The course is taught during seven short residential teaching blocks over two years in Cambridge, England. Residential teaching periods range from three to ten days. Attendance during these residential sessions is required. Applicants are encouraged to review the dates listed in the programme materials to ensure that they can fulfil the residency requirements. During non-residential periods students receive faculty supervision and feedback via the internet.

    How do I apply?
    To learn more and to apply ... go here. Admissions enquiries should be directed to Sarah Blakeney, Academic Programme Manager, at +44 (0)1954 280 280.

    Applications are considered on a 'rolling' basis, with a deadline of 31 March.

    --------------------- Tags for information about: for:vsef, Social Economy, Nonprofit, Cambridge


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    Wednesday, January 17, 2007

    The New Philanthropy

    This graphic is attached to a LA Times story reporting on another LA Times story - Dark Cloud Over Good Works of Gates Foundation - questioning the ethical calibre of the Gates Foundation investments. That's a mouthful.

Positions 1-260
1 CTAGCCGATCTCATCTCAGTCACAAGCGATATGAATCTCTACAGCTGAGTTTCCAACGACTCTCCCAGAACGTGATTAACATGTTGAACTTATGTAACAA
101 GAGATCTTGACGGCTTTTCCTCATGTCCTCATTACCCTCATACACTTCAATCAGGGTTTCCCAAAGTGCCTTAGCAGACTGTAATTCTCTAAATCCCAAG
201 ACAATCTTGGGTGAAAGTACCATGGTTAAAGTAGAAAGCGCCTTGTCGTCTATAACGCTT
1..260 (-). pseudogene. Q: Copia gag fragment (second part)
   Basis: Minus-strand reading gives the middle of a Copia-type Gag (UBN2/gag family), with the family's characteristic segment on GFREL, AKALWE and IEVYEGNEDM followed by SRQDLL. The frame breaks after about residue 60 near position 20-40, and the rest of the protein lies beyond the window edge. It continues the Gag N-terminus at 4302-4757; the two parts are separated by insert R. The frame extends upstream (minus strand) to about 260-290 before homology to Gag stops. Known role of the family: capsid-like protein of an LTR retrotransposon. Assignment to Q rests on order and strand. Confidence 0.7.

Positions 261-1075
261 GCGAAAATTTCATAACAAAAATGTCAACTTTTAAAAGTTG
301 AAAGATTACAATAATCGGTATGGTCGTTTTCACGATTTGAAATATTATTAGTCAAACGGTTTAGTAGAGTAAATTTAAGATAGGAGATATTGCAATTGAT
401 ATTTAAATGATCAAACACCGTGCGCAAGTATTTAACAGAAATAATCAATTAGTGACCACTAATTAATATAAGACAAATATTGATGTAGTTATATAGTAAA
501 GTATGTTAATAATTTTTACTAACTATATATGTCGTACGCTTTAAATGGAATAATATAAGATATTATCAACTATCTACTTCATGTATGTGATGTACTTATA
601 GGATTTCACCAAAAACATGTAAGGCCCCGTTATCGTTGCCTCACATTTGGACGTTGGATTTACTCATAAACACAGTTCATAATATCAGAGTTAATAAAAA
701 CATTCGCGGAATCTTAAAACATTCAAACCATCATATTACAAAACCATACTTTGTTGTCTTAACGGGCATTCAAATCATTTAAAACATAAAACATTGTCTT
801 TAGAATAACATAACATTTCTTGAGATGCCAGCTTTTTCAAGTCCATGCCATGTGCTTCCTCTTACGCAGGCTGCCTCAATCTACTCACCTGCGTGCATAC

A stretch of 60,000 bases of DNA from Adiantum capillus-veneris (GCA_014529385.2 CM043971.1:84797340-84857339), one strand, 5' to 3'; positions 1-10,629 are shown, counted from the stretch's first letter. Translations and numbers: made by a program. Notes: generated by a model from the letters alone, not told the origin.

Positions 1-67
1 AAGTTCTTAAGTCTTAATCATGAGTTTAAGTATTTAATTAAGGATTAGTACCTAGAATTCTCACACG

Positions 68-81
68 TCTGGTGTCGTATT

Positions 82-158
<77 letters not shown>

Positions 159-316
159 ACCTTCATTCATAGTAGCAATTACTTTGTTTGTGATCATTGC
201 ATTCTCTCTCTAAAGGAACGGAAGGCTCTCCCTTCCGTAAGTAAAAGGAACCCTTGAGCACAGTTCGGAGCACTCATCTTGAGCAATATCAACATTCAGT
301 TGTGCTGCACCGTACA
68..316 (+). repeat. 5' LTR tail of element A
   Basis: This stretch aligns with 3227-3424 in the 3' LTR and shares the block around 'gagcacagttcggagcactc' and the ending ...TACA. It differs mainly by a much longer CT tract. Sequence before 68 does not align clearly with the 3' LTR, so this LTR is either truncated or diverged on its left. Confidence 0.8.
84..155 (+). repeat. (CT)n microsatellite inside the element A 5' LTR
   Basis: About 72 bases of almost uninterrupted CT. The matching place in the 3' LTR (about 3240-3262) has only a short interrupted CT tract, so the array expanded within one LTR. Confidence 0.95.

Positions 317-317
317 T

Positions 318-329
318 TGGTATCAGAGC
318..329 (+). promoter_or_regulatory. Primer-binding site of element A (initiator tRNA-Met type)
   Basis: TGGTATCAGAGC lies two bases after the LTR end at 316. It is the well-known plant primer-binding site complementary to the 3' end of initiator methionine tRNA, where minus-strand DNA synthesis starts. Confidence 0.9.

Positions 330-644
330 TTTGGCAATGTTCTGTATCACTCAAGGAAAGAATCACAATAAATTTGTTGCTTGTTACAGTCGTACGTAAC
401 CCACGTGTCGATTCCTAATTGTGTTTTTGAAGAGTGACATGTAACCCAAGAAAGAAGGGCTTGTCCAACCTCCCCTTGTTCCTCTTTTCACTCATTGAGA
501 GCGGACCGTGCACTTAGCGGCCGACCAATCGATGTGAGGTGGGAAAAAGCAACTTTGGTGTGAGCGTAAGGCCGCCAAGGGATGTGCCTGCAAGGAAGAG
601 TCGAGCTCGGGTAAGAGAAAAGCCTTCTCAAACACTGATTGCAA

If you're interested in mindful comments on Gates or "Dark Cloud" please look here, here, or here, and try this one for something pithy.

    We're not interested in either LA Times story. We are interested in the Gates Foundation response and the opportunities to engage with foundations on their investment protocols.

    We suggest to appreciate the scope of the "New Philanthropy", listen - as MP3/Vorbis - to this SALT presentation given by Katherine Fulton.

    Here's a summary with full credit to Stewart Brand:
    Katherine reported:
  • 10,000 families in the US have assets of $100 million or more. Up from 7,000 just a couple years ago. Most of that money is "on the sidelines." The poor and the middle class are far more generous in their philanthropy, proportionally, than the very wealthy.

  • Philanthropy across the board is in the midst of intense, potentially revolutionary, transition, she said. There's new money, new leaders, new rules, new technology, and new needs. Where great wealth used to come mainly from inheritance and oil, now it comes from success in high technology and finance--- and ideas and expectations from those business experiences inform (and sometimes over-simplify) the new philanthropy. Some of the great older institutions like the Rockefeller Foundation are radically reorganizing around new ideas and opportunities. But still the greatest amount comes from individuals, many of whom are now "giving while living" instead of handing over the task to heirs.